The Right Time for an Orthodontic Check-Up: No Later than Age 7
The American Association of Orthodontists recommends all children get a check-up with an orthodontic specialist no later than age 7. At this point the orthodontist will evaluate your child and may recommend early interceptive orthodontic treatment (also known as Phase I) for the child. This phase will be undertaken with the clear understanding that a Phase II will follow when the child has matured after loss of all primary teeth. However, in some cases, Dr. Mason may find that patients who successfully completed Phase I treatment no longer require Phase II treatment. If your child is older than 7, it’s certainly not too late for a check-up.
What Can A Screening Examination Reveal On A Young Child?
Orthodontists can spot subtle problems with jaw growth and emerging teeth while some baby teeth are still present.
While your child’s teeth may appear to be straight, there could be a problem that only an orthodontist can detect by examining your child’s radiograph.
A check-up may reveal that your child’s bite is fine. Or, the orthodontist may identify a developing problem but recommend monitoring the child’s growth and development, and then, if indicated, begin treatment at the appropriate time for the child. In other cases, the orthodontist might find a problem that can benefit from early treatment.
Early treatment may prevent or intercept more serious problems from developing and may make treatment at a later age shorter and less complicated. In some cases, the orthodontist will be able to achieve results that may not be possible once the face and jaws have finished growing.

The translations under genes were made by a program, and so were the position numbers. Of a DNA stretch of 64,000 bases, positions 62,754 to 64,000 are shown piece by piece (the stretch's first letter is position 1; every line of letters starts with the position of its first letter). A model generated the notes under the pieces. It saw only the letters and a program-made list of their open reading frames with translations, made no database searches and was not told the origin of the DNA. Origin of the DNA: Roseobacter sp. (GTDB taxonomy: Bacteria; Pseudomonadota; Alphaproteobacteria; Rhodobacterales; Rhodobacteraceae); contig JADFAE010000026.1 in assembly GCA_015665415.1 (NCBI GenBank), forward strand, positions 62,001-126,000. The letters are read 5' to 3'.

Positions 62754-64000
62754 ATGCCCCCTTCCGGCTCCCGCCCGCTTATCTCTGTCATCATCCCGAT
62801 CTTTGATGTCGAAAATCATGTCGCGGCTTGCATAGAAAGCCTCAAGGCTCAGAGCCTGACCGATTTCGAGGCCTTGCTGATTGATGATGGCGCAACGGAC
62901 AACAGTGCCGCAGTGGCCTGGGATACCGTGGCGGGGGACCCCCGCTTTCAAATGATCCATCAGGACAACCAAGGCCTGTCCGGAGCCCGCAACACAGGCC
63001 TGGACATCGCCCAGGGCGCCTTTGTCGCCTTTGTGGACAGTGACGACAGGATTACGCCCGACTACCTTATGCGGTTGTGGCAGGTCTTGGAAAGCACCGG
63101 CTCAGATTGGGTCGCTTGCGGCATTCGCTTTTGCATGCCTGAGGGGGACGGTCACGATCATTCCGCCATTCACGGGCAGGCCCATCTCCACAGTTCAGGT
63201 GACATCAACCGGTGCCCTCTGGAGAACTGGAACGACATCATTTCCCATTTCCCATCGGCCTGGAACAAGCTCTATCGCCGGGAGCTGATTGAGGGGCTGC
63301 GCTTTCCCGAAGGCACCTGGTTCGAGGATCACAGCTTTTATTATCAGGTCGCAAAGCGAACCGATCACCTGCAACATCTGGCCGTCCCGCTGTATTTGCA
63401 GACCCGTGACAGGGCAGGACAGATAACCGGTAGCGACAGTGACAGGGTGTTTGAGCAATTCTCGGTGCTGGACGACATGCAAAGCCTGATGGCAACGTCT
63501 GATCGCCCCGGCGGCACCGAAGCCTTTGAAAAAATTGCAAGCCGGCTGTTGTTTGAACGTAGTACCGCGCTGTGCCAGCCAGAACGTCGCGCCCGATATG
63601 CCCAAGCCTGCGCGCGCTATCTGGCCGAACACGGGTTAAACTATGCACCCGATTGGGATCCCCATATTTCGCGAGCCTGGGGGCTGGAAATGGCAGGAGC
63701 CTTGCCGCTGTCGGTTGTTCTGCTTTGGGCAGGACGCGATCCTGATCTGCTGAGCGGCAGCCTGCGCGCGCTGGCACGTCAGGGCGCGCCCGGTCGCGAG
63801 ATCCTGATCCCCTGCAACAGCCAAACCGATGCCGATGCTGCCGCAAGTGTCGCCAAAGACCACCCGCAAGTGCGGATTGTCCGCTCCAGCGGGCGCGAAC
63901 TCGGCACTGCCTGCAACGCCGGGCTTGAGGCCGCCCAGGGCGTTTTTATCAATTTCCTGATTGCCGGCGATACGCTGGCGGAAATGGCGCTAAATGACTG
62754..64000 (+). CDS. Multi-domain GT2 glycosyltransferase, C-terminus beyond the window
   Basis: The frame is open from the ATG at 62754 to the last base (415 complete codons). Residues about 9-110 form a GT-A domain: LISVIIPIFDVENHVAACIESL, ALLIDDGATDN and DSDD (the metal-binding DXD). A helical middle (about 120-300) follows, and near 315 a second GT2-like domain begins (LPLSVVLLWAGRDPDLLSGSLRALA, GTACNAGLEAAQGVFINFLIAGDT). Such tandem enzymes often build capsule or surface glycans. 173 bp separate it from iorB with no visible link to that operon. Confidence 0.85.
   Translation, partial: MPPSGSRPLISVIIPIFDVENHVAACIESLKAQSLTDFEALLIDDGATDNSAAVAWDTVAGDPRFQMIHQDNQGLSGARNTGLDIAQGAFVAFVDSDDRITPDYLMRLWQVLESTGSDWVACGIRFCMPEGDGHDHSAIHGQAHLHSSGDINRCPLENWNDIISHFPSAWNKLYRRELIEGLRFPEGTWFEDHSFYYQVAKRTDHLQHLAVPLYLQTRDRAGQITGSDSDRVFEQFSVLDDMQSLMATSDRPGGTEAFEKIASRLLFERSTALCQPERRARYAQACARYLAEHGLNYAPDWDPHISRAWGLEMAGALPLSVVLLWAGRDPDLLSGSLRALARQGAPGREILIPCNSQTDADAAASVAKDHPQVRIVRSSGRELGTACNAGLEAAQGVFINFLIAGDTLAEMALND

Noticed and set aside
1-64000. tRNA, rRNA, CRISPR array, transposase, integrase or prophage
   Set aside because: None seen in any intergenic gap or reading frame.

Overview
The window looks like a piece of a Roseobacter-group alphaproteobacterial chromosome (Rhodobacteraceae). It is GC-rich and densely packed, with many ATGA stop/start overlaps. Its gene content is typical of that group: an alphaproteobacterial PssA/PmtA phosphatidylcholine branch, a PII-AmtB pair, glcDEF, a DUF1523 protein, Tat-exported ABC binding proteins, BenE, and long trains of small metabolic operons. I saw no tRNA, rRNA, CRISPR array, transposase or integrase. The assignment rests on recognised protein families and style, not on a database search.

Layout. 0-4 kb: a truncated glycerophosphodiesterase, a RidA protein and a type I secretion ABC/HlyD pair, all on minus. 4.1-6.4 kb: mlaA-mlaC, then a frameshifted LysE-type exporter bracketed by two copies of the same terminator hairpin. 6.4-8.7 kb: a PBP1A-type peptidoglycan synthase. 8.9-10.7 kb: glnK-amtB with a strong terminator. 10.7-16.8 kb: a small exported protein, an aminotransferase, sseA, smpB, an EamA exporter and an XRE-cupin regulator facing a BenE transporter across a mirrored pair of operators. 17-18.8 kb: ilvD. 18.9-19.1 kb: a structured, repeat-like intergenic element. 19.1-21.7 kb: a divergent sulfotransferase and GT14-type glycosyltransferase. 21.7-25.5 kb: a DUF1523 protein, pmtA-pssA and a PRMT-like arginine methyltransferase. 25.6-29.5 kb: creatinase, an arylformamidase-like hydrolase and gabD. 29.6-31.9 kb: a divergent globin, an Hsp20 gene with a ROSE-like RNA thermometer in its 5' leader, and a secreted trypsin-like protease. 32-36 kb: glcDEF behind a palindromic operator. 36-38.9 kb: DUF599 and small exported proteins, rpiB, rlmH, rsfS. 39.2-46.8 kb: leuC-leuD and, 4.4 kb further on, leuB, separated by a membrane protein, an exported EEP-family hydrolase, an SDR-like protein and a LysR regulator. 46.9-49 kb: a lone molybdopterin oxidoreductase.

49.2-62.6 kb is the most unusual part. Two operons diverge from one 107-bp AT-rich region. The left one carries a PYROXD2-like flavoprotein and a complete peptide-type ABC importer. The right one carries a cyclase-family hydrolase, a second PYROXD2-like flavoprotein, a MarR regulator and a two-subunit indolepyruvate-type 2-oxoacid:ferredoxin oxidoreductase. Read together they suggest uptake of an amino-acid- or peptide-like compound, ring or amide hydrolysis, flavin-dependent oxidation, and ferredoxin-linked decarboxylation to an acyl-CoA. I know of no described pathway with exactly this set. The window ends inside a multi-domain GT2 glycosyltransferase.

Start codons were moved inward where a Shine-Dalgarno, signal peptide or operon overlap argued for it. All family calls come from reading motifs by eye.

Early Treatment May Give Your Orthodontist The Chance To:
Guide jaw growth.
Lower the risk of trauma to protruded front teeth.
Correct harmful oral habits.
Guide permanent teeth into a more favorable position.
Create a more pleasing arrangement of teeth, lips and face.
May reduce the need for future extractions of adult teeth.
How To Tell If Your Child May Need Early Orthodontic Treatment:
Early or late loss of baby teeth (your child should typically start losing teeth around age five, and will have all permanent teeth around age 13.)
Difficulty chewing and/or biting.
Your child continues sucking his or her thumb after age five.
Protruding teeth (the top teeth and the bottom teeth extend away from each other.)
Teeth that don't come together in a normal manner or even at all.
Shifting of the jaw when your child opens or closes his or her mouth. (crossbites)
Crowded front teeth around age seven or eight.
Patient presented with bilateral posterior crossbite(narrow maxilla) and underbite. Crossbite and underbite correction performed during phase I. Patient’s profile improved post treatment.
Patient presented with an underbite and trauma to lower front teeth and gingival recessions. Underbite correction was performed during phase I. Gingival recession improved.
Open Bite Case
Patient presented with an open bite due to thumb sucking habit. Sucking habit was stopped and bite was closed during phase I treatment. After patient lost all of primary (baby) teeth, patient was evaluated for 2nd phase. Parents chose not to pursue 2nd phase of treatment as they were happy with the phase I results.
Early Loss Case
Patient presented with early loss of primary tooth #c and impaction of adult tooth #6. During phase I treatment, space was created for tooth #6 and tooth erupted without damaging neighboring teeth.